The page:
Tuesday, June 8, 2010

A peculiar people

I read this thought provoking post yesterday.

I've been thinking about it a lot. Until this morning, my feelings on the matter were of disappointment all around. Mostly disappointment with members of my own faith as it caused me to think on members not living up to standards and a bit with the author seeming too judgmental at times and not giving much benefit of the doubt.

As years have passed, I've seen a few instances of disappointment with couples just married in the temple and I've heard of many more. Like the account of the mother arguing in the temple that her daughter would be married in the backless dress that she had made for her and there were no two ways about it. [Oh, sister...] Or walking by the temple to see a bride in a dress that obviously doesn't match up with covenants she recently made. [Sisterrrrrrrrrrrrrr!] Or seeing newlyweds full on making out at the temple. [For pity's sake, your grandmother is right there. Patience!]

I do agree with the author that far too many couples view the temple as simply a venue for their wedding and don't think enough on the importance of what will happen there. We are supposed to be different. Temples are quite unique architecture and stand out beautifully from the buildings around them. Latter-day Saints should do likewise.

And yet, are so many couples really taking irreverent pictures and does that make them irreverent people trying to keep one foot in Zion and one in Babylon? Totally agree on the lusty kissing pictures, though. It is quite possible to take sweet kissing pictures, but keep the lust between the two of you and not in your engagement and temple pictures. Now I, for one, like jumping pictures. The thought had never crossed my mind that such things are not keeping in the spirit of the temple. I still haven't come to a real conclusion. Being sealed to someone you love more than anything is something to be joyful about. Is jumping for joy too much? I suppose it depends on the couple. From some such pictures, I get the feeling that they're just so happy they can't contain it; I think that's great. For some, it does feel like the author mentioned, equated to winning the state championship=not anywhere near the special spirit of the temple.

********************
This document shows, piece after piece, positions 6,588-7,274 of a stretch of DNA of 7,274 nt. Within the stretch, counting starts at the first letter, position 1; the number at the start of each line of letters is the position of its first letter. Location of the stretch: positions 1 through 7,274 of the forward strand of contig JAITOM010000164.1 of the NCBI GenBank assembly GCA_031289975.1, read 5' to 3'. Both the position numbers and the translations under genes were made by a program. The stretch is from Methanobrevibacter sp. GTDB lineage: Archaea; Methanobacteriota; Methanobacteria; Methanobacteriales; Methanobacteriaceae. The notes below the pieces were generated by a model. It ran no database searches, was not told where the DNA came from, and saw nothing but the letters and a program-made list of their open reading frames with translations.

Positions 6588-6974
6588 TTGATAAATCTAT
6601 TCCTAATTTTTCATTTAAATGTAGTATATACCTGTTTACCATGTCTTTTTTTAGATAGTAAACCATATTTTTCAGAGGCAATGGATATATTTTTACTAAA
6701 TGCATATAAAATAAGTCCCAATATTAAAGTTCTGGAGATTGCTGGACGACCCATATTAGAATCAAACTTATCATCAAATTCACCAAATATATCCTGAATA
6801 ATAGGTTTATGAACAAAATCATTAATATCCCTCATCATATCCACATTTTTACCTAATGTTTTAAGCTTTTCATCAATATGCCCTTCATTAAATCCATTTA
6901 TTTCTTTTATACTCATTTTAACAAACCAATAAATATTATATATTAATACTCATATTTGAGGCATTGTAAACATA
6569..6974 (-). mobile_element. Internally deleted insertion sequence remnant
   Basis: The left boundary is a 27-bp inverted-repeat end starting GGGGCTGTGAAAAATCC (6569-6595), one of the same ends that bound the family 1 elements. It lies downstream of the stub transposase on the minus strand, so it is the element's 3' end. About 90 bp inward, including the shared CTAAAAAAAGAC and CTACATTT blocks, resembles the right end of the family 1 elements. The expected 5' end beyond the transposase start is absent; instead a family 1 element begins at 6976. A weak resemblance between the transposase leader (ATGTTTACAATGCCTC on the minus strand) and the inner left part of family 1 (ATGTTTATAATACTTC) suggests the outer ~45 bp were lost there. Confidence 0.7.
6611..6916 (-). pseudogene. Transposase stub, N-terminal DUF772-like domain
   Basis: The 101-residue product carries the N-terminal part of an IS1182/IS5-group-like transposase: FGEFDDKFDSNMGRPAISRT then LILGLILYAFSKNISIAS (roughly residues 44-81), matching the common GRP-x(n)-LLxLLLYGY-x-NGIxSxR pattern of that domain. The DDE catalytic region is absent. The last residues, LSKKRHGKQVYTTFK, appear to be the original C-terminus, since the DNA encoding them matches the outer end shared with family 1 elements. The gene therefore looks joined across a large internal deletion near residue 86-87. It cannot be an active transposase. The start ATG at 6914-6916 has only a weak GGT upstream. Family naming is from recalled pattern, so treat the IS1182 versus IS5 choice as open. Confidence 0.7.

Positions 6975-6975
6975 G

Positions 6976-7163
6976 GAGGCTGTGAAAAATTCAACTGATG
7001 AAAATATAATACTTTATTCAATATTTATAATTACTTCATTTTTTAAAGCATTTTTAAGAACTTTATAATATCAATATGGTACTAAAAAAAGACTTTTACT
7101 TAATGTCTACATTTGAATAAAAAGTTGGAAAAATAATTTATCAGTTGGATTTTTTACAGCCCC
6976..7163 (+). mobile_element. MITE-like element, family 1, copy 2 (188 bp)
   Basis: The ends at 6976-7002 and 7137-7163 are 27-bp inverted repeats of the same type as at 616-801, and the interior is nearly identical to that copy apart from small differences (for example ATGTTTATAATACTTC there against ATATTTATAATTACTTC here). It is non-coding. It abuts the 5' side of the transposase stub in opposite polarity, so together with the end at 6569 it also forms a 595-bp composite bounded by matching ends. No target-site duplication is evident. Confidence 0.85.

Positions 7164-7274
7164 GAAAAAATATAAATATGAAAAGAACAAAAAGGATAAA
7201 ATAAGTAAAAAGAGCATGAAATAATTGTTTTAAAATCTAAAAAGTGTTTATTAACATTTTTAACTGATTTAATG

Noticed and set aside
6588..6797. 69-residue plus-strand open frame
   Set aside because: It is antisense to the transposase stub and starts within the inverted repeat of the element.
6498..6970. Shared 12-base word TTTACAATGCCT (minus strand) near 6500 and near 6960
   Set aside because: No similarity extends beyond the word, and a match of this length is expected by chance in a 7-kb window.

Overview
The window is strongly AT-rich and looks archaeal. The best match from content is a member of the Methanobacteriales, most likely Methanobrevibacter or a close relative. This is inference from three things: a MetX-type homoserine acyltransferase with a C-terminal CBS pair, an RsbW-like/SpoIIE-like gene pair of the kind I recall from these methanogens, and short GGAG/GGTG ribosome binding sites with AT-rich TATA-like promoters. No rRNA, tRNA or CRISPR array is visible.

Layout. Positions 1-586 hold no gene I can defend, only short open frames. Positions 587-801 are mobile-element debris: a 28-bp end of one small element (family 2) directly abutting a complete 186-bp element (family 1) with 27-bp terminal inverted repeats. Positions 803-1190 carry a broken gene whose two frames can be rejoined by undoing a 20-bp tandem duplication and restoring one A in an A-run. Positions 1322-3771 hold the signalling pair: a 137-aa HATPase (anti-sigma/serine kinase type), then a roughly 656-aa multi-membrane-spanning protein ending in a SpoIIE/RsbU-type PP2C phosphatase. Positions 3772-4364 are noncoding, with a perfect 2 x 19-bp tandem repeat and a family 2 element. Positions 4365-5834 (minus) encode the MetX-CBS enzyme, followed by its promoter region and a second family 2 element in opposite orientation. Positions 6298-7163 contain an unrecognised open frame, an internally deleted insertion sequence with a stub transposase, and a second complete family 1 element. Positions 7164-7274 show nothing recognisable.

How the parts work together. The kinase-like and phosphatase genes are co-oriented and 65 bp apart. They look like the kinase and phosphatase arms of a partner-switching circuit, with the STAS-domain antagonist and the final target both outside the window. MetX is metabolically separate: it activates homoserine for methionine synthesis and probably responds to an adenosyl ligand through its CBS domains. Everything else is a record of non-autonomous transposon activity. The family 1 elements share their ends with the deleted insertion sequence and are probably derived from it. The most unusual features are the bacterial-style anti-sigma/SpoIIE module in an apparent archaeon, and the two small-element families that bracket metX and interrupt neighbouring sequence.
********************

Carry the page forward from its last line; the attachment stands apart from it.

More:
I believe that we can express the best of both worlds in capturing wedding days. For example, my wedding video:) A fantastic mix of fun and reverent. I can take no credit for its amazingness nor the talent that captured and created such a fitting record. That belongs to Creativ Productions. The best video in the world (perhaps biased...no, not really:)) consists of three parts: photo montage of Bret and I growing up, at the temple on our special day, and the reception. The video of all the goings-on at the temple is markedly different from the rest, in a wonderful way. It's slower, softer, and it makes you stop and remember what had happened. Celebrations came later at the reception. I find it a perfect mix.

It's okay to have fun. But I do think that the LDS culture is trending toward bringing the fun to the temple and not recognizing the sacredness of temple sealings. I worry that parents are not teaching their children what's really important. I worry about my sons being able to find respectful, modest women to spend their eternities with.

I can't seem to put the rest of my thoughts into words, so I guess that's all I have to say. Like I said- thought provoking...I have been provoked to much thought. Have you?


Jen said...

This article and topic reminds me of a talk that was mentioned during Sunday School just this past Sunday. I haven't read it yet, but the title says it all "Trying to Serve the Lord Without Offending the Devil" here's the link: http://speeches.byu.edu/reader/reader.php?id=7809

Chocolate on my Cranium said...

I LOVE the talk by Pres. Faust Jen linked to in her comment. That's the motto for our homeschool, "May we dedicate our lives to serving the Lord and not worry about offending the devil."

About the jumping pictures, I think Misty (the author) wasn't necessarily saying they were "Babylon" but when they have to take the photos over and over and over again in order to 'get the perfect shot' it's too much and goes beyond the celebratory "We got married in the temple" joyful photo.